Saturday, December 05, 2009

[Travel] See the U.S.A.

See the U.S.A.: Sophia Dembling at World Hum explains why you should visit flyover country by picking ten must-sees, and nails it. Best of all she doesn't short change the commercial sites (Vegas, Disney World). These places are popular for a reason, specifically: they are awesome. But for the folks who claim to be unable to stomach such commerce oriented places she explains re: Vegas:
[T]his is a basic philosophical question: Do we travel to see what we want, or to see what is? I subscribe to the latter philosophy. Vegas IS, like it or not, in a very big way. It's more quintessential America-it's big, loud, razzle-dazzle, and unapologetic and, by the way, it's full of Europeans, who wouldn't dream of skipping it.

There is little to quibble with in her list of all-American places. I could do a similar list but it wouldn't be better. I'll try anyway:
  • Manhattan -- Center of the universe. Arts. Food. People. Energy.
  • Utah -- Spend some time in the big four parks -- Zion, Bryce Canyon, Arches, Canyonlands -- you will have the same awe at the world that you had as a kid.
  • Vegas -- What Sophia said.
  • Disney -- What Sophia said.
  • French Quarter -- After two hours on Bourbon Street and you will be drunk, deaf, and broke. If you're lucky.
  • Carlsbad Caverns -- The only place I've seen that is as striking as the Utah parks. It's just unimaginable that such a place exists.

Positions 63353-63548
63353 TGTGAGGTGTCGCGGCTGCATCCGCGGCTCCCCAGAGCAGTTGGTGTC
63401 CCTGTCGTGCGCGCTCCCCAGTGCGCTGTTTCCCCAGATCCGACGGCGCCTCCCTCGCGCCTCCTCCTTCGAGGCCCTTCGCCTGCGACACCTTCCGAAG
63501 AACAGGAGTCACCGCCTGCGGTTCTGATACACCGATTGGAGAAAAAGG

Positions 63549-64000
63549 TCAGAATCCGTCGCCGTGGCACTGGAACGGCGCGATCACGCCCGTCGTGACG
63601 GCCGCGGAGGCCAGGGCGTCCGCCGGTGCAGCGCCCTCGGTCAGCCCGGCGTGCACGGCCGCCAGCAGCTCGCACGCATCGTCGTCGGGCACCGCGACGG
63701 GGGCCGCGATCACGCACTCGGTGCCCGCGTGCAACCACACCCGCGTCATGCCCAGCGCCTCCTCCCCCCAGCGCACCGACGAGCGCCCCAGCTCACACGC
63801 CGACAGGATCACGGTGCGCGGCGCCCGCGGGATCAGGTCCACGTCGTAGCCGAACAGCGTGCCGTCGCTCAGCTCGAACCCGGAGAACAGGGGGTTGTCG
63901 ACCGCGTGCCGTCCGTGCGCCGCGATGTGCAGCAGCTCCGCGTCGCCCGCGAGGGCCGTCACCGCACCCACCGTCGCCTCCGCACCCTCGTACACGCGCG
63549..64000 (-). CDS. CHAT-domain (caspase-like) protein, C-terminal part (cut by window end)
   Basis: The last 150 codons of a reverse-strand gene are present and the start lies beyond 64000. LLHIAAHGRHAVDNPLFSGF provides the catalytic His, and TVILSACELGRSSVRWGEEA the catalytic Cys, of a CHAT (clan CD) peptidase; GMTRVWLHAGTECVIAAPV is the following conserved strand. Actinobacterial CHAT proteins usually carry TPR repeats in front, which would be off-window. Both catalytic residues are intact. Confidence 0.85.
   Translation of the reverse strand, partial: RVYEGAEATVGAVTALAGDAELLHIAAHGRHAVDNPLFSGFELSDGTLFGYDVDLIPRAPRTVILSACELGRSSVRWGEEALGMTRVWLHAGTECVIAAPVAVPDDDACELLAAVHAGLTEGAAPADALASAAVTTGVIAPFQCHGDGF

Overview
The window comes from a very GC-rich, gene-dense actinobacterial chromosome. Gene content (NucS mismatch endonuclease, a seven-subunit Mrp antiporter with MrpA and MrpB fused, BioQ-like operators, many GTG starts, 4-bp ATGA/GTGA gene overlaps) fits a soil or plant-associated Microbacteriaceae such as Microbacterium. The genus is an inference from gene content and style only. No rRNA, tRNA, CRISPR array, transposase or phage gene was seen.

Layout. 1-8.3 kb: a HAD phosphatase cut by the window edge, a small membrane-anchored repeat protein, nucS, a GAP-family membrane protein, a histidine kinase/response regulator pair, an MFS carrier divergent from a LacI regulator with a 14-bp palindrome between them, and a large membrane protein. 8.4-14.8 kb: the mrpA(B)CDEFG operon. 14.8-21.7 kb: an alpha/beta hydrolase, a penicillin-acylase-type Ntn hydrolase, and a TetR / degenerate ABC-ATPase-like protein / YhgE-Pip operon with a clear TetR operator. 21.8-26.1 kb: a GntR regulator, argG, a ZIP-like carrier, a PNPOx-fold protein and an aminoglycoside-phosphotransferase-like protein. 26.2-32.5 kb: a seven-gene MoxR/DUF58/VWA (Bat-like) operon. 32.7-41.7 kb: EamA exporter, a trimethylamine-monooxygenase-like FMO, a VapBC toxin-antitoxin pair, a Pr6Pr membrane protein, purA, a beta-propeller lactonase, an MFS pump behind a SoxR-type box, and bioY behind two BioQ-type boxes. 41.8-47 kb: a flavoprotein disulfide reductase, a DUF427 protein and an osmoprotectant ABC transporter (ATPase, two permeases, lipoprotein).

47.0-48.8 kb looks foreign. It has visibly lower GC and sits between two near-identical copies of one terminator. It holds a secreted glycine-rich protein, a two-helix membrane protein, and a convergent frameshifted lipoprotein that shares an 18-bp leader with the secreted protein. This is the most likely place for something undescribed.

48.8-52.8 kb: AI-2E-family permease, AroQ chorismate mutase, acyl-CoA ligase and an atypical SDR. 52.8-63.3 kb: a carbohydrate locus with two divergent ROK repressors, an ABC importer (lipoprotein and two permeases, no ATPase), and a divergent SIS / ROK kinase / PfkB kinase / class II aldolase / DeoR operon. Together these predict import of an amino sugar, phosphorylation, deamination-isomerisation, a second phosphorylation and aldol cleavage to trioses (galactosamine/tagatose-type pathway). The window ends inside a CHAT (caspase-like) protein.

• South Dakota -- I'll extend Sophia's Mt. Rushmore recommendation to include the swath of western South Dakota that covers the Badlands, the Crazy Horse memorial, Custer State Park, and the rest of the Black Hills.
  • Charleston/Savannah -- Two cities wholly devoted to the preservation of their past. Savannah's antebellum homes were made for touring. The heart of Charleston is more modern, but the surrounding plantations are verdant beauties.
  • Hana, Maui -- This is a tough one. You need Hawaii in this list and I could easily have gone with Kauai. But the road to Hana, the town itself, Hamoa beach, and the Seven Pools hike are as sweet a set of experiences as you can have. Forego the bus tours and day trips and arrange to stay a couple of nights in Hana. Only then will you relax enough to glimpse the spirit.
  • Northern Michigan -- I could have easily picked the upstate New York (Adirondacks or Finger Lakes), but this is a sentimental favorite. Follow the Lake Michigan shore from Saugatuck up around the glove to Leelanau Peninsula and on to Mackinac Island. You will then know Lake Culture.

The more I think about it, I bet I could do another set of ten alternatives. Maybe next month.

(If you are looking for a single massive road trip, check out the Nation Park Service's site devoted to Route 66.)